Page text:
Lancer let out a put-upon sigh. As long as Cookie knew what he was doing, he didn’t think there would be a problem. He would just steer the ladies away from the ‘oysters’. He was getting ready to light a cigar when Colonel Slater arrived with his wife and daughter, and the new teacher.
The Colonel was the first to dismount and helped his wife and daughter down from their horses. Lancer helped the new teacher down. She was tiny, not more than five feet tall, with soft rounded curves and red hair pulled back into one long braid. She looked up at him with a pair of luminous green eyes as a blush turned her cheeks from pink to red.
The Colonel was making the introductions. “Jim, I’d like you to meet Miss Delphine Alexander, one of our new teachers. Delphine, this is James Lancer, my ranch foreman.”
“Pleased to meet you,” Lancer managed to get out.
“Likewise,” Delphine said in a soft southern drawl.
The Colonel and his wife exchanged glances. Mrs. Slater had been itching for Delphine to meet Lancer since the young woman had arrived in Tombstone.
“When’s dinner?” Ivy asked. “We’re starved!”
“You will have to ask Cookie about that, but I’d advise you to stay away from the oysters. They didn’t look real appetizing,” Lancer said.
Delphine was from New Orleans, a city that prized its seafood, and she was skeptical of any shellfish being served in the middle of the desert.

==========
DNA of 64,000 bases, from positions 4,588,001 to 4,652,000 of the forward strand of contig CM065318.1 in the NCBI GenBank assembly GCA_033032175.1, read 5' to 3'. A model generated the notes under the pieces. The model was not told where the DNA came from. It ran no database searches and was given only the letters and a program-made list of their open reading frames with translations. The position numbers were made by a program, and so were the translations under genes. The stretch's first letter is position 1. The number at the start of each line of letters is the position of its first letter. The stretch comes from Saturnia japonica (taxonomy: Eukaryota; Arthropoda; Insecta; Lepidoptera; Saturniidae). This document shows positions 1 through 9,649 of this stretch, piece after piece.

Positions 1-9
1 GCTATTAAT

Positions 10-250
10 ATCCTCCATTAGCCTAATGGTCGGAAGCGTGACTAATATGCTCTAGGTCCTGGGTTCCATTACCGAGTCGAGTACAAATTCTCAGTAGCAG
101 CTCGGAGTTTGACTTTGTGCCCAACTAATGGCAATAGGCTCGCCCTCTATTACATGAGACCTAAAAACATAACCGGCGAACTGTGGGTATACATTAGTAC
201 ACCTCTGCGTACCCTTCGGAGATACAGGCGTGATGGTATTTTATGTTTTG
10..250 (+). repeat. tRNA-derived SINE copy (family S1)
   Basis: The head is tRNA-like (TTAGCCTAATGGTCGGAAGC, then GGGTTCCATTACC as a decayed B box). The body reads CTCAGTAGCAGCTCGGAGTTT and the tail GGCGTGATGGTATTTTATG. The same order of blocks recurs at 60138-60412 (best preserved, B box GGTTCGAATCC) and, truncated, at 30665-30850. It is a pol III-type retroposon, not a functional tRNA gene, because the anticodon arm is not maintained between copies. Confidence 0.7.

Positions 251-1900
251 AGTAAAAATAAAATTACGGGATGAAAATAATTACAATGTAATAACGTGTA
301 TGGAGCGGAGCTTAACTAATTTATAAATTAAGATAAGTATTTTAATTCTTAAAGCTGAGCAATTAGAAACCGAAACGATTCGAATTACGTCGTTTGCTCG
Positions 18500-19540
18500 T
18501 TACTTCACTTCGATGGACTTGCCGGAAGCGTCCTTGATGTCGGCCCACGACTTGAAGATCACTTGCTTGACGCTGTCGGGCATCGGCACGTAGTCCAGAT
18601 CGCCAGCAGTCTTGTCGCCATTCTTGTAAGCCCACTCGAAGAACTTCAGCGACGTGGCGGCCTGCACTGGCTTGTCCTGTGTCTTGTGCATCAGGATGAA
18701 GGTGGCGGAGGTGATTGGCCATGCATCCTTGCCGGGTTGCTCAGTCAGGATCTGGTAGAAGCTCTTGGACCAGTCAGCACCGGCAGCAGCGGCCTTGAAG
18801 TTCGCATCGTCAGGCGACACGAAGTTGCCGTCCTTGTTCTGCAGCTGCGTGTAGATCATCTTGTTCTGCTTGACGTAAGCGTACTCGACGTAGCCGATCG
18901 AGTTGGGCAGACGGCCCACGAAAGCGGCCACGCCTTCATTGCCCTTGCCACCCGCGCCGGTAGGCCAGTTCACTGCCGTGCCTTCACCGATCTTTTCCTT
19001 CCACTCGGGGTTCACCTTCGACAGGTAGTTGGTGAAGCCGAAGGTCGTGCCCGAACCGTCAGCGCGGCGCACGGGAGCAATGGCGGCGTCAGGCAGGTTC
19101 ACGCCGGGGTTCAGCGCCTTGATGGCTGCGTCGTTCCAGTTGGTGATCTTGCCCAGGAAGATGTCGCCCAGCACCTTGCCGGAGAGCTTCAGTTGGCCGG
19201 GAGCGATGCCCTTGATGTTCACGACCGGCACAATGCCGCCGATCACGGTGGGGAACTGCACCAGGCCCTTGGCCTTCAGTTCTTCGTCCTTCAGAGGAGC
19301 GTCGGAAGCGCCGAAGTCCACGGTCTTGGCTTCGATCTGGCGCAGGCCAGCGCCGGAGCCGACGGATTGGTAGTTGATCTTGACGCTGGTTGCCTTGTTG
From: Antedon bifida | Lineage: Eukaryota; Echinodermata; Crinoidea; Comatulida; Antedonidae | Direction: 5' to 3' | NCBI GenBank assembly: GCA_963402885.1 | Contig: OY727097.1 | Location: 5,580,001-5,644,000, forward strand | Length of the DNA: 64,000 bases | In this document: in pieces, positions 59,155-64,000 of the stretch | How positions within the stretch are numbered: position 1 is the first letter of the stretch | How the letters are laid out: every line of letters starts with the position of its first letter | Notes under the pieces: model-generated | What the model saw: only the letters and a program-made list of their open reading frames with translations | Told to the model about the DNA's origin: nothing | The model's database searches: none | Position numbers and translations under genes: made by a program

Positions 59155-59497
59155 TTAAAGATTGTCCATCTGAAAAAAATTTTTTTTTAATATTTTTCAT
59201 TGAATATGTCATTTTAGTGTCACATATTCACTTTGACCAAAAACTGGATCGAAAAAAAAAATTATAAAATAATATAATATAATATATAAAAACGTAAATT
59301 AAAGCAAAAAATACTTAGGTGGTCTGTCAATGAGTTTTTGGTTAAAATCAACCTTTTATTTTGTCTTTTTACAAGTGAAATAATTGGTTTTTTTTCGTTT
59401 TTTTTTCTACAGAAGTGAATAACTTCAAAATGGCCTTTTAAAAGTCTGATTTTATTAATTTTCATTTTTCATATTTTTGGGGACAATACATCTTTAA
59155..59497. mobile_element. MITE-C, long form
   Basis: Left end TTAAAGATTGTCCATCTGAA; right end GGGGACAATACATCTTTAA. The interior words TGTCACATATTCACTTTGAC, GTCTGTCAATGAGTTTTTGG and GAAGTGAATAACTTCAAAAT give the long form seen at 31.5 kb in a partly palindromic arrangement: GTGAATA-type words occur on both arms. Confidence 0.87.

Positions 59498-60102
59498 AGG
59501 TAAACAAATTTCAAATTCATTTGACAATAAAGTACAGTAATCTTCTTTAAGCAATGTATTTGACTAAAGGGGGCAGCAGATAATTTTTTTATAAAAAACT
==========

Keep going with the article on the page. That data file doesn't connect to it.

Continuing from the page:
“Thank you for the warning. I think I’ll pass on the oysters,” she said, smiling and blushing again. Lancer noticed a sprinkling of freckles, scattered like fine gold dust across her cheeks.
Before the menu could be discussed further, other guests began to arrive. Lancer went to help with their horses and wagons, his mind still on the small redhaired teacher.
The hog lard was finally hot enough. Cookie dropped the first ‘oysters’ in the pot as Ike and Billy Clanton, Curly Bill Broccius, and Frank McLaury rode up. Lancer knew trouble when it rode in on stolen horses. Broccius was the leader of a gang that called themselves the ‘Cow-Boys,’ using the hyphen in the middle to differentiate themselves from the cowboys working the ranches. These honest and hard-working men had gotten so fed up with the ‘Cow-Boys’ antics they were now calling themselves ranch hands and wranglers. This lead to more than one fistfight in town, when a ranch hand was mistakenly called a ‘Cow-Boy.’